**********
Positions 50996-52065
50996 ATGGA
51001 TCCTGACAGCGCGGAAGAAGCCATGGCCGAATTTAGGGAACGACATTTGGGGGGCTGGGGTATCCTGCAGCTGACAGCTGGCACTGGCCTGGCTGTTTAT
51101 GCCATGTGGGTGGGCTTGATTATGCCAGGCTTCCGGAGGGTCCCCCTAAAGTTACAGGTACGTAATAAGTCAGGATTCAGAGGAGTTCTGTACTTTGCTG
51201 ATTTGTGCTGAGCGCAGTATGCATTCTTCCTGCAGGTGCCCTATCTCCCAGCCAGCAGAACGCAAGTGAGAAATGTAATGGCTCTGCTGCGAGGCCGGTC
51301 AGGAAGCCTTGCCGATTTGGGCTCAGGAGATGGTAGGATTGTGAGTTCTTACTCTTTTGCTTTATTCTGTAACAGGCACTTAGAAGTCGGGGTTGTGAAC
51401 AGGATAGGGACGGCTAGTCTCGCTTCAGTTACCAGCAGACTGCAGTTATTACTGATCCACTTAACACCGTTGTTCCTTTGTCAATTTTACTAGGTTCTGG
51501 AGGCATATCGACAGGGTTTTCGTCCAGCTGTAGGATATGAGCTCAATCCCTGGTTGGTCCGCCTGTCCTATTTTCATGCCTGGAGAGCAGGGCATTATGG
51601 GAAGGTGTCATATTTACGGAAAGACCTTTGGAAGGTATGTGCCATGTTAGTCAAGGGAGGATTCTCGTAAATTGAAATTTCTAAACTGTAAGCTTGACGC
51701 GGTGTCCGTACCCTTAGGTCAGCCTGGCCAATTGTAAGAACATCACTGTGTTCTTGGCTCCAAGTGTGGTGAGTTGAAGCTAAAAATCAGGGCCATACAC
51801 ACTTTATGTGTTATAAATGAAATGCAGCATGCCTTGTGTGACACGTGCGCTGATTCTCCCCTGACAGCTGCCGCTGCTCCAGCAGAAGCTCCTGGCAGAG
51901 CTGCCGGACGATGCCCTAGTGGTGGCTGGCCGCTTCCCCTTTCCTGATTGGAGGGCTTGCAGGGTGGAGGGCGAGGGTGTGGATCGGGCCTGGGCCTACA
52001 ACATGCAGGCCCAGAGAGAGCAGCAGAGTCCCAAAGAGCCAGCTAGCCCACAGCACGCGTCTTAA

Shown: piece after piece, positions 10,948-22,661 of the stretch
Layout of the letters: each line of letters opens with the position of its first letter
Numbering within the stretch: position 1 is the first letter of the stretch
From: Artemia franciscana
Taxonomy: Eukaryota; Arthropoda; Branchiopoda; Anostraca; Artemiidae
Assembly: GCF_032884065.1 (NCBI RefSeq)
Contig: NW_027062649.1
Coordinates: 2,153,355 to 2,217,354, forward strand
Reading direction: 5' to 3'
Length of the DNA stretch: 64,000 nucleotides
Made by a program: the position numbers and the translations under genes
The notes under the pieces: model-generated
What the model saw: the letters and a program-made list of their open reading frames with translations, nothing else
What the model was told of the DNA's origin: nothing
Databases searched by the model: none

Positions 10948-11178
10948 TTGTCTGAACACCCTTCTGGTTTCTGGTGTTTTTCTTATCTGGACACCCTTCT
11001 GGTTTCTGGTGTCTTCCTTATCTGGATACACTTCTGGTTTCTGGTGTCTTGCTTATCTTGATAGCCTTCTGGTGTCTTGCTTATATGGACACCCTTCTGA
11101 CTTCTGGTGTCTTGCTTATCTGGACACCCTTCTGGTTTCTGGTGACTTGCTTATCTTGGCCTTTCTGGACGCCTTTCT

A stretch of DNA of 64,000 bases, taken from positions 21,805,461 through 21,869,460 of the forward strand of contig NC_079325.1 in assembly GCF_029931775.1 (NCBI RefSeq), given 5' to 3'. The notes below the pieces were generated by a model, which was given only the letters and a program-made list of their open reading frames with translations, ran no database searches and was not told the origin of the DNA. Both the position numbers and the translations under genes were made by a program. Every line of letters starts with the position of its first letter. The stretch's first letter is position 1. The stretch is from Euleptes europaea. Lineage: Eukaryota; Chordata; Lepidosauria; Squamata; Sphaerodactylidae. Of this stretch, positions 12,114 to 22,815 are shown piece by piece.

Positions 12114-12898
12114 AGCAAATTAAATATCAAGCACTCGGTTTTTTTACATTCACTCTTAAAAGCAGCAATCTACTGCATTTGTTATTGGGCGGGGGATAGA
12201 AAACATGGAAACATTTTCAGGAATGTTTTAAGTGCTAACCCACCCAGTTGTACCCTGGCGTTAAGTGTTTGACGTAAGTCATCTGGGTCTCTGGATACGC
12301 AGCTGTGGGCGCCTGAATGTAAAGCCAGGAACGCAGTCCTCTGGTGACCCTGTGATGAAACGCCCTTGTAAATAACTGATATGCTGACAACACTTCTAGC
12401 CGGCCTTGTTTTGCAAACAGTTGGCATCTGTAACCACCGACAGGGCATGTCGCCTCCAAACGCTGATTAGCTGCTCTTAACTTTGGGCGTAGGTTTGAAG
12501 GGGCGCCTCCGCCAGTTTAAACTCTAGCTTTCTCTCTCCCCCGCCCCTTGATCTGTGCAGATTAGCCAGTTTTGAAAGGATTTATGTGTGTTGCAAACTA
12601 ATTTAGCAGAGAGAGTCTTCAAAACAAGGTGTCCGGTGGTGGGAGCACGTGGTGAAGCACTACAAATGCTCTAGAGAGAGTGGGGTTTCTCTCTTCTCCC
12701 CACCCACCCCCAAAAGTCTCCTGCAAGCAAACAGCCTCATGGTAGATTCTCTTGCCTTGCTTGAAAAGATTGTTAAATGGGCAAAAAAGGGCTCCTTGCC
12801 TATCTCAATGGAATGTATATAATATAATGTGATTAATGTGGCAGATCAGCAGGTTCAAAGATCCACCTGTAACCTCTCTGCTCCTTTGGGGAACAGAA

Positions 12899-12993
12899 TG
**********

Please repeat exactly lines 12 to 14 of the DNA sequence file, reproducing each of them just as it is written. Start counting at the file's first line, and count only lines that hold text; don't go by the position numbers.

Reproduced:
51901 CTGCCGGACGATGCCCTAGTGGTGGCTGGCCGCTTCCCCTTTCCTGATTGGAGGGCTTGCAGGGTGGAGGGCGAGGGTGTGGATCGGGCCTGGGCCTACA
52001 ACATGCAGGCCCAGAGAGAGCAGCAGAGTCCCAAAGAGCCAGCTAGCCCACAGCACGCGTCTTAA

Shown: piece after piece, positions 10,948-22,661 of the stretch